Since September 2020, a group of volunteers has been working on revamping an old site that helps Malaysians in getting to know their members of Parliament (MPs).
The old site in question was MyMP, which was an initiative started in 2014 by Malaysian Centre for Constitutionalism and Human Rights (MCCHR). That project managed to reach about 8,000 young urban voters.
This time around, the volunteer team collaborated with MCCHR to bring the new MyMP site to life and reach more voters.
Get to know your MPs, RPG-style
There is a wealth of information about our MPs on the internet, however, knowing where to find them can be tricky without experience, and the data is also hard to digest.
MyMP was thus created to overcome these issues. According to the team, the old site was good, but MyMPV2 (as the internal team calls it) wants to appeal better to the Malaysian demographic.
It does this via a dynamic role-playing game-like (RPG) interface so it can disperse information in a non-partisan way more effectively.
This data is scraped by the team from sources such as the MPs’ social media, Wikipedia pages, SinarProject, which is a civic tech initiative providing open data on the government for transparency and accountability, and documents called HANSARDs, which are Malaysia’s official parliamentary records.
The easier it is for Malaysians to access this information, the higher the potential of them being informed voters, or becoming voters in the first place.
To further the aim of holding the elected MPs accountable, the team also wanted to track more data such as winning margins in elections, and the number of parties and alliances each politician had participated in historically.
According to the team, MyMP is funded by MCCHR through grants and receives no funding from any political parties in Malaysia.
How well does your MP score?
Being a Gen Z, I’ve got to say that the site holds my attention for matters that I’d typically find hard to digest or be interested in.
On the homepage, you’re shown 8-bit avatars of MPs, with 6 “MPs of the Day” listed. In total, all 222 elected MPs have been turned into avatars complete with profile pages.
By entering a name, constituency, code, or area, you can search for a relevant MP and stay updated on what they’ve been up to.
Such as site would work best if the information is always up to date, and from what I can see, the team is updating records very frequently.
MyMP also employs a scoring system that gives you an idea of an MP’s accessibility and performance at a glance. An MP is scored on a scale of 0 to 10 across 5 categories:
- Availability: Can you easily contact them on social media, via a service centre, phone number, email address, and more?
- Transparency: Have they made the information about their assets (what they own) and their income (what they earn) publicly available? To be valid, these declarations need to be at most 5 years old.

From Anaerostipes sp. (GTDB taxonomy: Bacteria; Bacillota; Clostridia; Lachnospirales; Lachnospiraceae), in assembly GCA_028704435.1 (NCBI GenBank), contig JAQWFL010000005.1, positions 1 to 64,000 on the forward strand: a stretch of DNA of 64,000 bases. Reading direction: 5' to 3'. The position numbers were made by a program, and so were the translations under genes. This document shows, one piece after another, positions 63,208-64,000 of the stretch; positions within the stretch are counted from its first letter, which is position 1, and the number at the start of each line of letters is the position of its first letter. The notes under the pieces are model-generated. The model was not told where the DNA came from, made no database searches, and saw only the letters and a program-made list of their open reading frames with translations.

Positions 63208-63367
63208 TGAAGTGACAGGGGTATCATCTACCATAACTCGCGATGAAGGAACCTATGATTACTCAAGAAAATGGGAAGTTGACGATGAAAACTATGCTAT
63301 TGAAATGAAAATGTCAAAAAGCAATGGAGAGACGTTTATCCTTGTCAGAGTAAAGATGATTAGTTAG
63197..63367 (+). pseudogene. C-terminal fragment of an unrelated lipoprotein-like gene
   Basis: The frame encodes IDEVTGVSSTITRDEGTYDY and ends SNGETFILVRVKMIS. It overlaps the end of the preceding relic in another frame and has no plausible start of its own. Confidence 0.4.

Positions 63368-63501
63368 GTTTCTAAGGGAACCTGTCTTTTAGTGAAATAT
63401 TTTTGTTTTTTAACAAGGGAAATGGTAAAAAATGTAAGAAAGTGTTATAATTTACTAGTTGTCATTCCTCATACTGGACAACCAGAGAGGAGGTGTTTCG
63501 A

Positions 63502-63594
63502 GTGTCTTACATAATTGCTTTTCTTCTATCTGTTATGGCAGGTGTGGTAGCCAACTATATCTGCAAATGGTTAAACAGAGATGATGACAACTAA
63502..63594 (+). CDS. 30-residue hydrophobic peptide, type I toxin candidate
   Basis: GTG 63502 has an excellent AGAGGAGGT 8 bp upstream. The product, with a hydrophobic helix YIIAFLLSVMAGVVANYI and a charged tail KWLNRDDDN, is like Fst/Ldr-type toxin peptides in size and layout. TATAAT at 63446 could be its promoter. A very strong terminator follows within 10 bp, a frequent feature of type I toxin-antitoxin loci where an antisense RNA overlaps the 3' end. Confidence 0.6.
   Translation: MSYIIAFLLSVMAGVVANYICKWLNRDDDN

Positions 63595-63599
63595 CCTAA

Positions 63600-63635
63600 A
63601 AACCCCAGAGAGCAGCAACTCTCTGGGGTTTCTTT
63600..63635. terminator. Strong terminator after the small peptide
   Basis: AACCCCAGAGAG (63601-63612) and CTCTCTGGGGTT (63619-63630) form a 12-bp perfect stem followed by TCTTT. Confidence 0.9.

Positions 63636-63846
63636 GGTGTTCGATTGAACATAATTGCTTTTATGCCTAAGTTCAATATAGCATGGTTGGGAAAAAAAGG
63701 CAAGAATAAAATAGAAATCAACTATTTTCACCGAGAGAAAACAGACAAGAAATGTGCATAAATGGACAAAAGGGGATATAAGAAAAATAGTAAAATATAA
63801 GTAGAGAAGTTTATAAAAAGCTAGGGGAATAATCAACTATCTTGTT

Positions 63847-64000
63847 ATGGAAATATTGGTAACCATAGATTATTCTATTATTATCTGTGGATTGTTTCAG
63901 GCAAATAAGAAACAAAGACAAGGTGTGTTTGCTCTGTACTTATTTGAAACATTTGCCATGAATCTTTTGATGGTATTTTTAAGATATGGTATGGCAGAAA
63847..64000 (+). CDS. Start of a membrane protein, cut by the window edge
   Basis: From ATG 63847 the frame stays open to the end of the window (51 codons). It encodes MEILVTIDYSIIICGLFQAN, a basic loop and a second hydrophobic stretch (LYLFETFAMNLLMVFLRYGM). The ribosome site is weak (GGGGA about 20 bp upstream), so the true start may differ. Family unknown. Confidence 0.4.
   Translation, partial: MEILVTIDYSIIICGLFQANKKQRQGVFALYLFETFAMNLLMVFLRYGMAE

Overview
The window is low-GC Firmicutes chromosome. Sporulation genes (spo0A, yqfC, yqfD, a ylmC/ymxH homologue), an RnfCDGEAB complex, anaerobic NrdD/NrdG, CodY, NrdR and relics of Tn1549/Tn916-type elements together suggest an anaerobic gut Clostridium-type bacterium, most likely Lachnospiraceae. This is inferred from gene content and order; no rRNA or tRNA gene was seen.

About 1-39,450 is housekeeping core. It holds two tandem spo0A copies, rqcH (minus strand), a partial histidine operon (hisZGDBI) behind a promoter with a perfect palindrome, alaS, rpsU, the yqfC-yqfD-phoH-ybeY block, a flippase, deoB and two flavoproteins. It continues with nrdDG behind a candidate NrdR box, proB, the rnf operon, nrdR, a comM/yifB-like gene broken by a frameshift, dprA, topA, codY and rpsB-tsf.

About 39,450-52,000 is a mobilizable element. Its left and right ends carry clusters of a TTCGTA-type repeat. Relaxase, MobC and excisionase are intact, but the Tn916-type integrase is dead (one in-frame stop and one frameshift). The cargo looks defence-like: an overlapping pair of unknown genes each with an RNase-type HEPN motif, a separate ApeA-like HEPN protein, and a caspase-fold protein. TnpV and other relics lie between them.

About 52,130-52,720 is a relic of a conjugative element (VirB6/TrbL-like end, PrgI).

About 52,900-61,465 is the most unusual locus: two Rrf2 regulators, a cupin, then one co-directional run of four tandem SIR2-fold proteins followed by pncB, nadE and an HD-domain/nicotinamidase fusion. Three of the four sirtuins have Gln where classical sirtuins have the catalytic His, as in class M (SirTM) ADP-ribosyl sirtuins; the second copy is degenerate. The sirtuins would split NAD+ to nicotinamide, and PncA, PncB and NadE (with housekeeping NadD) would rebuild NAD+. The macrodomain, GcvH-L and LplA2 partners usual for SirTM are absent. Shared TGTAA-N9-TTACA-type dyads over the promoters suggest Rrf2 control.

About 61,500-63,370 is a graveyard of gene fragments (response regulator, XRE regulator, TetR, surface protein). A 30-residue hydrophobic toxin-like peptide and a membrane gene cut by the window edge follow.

- Loyalty: How frequently or infrequently does an MP hop from party to party, alliances/coalitions, or constituencies? If an MP frequently switches loyalties, there’s potential that your vote for them may get squandered. MyMP provides such MPs with an 8-bit frog badge to signify that they’re a—as the team calls it—katak (frog).
- Win Rate: In the next round of elections, how likely would it be that your chosen MP will win?
- Work Ethic: How active is your MP in attending parliament sessions, questioning government policy, tabling motions and bills, etc.?
For further transparency, MyMP has also added specific badges such as a Langgar SOP (breached COVID-19 SOPs) and Disiasat (under investigation) for relevant MPs, with news sources to back the information up.
At the end of the day, the scoring is not meant to be taken as a clear indicator of an MP’s capabilities, so voters should take advantage of the sources provided by the team to do further research of their own.
Behind the project
The core team behind MyMP consists of individuals with varying interests and backgrounds. Its Project Lead is Chak, who’s the founder and former editor of CILISOS.my. He’s involved due to his interest in making information more fun for the Malaysian public to consume (plus, he had to do something to overcome the MCO 2020 boredom).
His right-hand men include Project Supervisors Seah and Mazni. Seah is a law graduate, while Mazni has been with MCCHR since 2013. She oversaw the original implementation of MyMP and secured funding for the current version of the site. Today, she still manages and implements UndiMsia! Projects.
Surekha is the team’s first official intern. She’s currently pursuing an external law degree at the University of London and has helped MCCHR coordinate its volunteer efforts with Brickfields Asia College (BAC) in 2020.
MyMP’s site was developed by Makerzone, a two-man team that has diversified from its roots of 3D printing to offer the development of software applications and their implementation.
Meanwhile, the 8-bit MP avatars that add character to the site were created by I-Van from Alychymy Creative, a company that creates animations and games like Kuih Muih and Silly Chonkobo.
The site is available in both English and BM, the latter thanks to MK Zainal, who’s the first editor of SOSCILI.my, a subsidiary of CILISOS.my, that produces similar content in BM.
Being available in English and BM is a great start to increasing the accessibility of the site, and as the team grows, perhaps they could look into recruiting translators who are fluent in Mandarin and Tamil too.
This would ensure that the information reaches a much larger portion of the population, which would affect the scale of its impact.
- MyMP has yet to officially launch its new site (the planned date is August 30), but it’s already functional. Check it out here.
Featured Image Credit: MyMP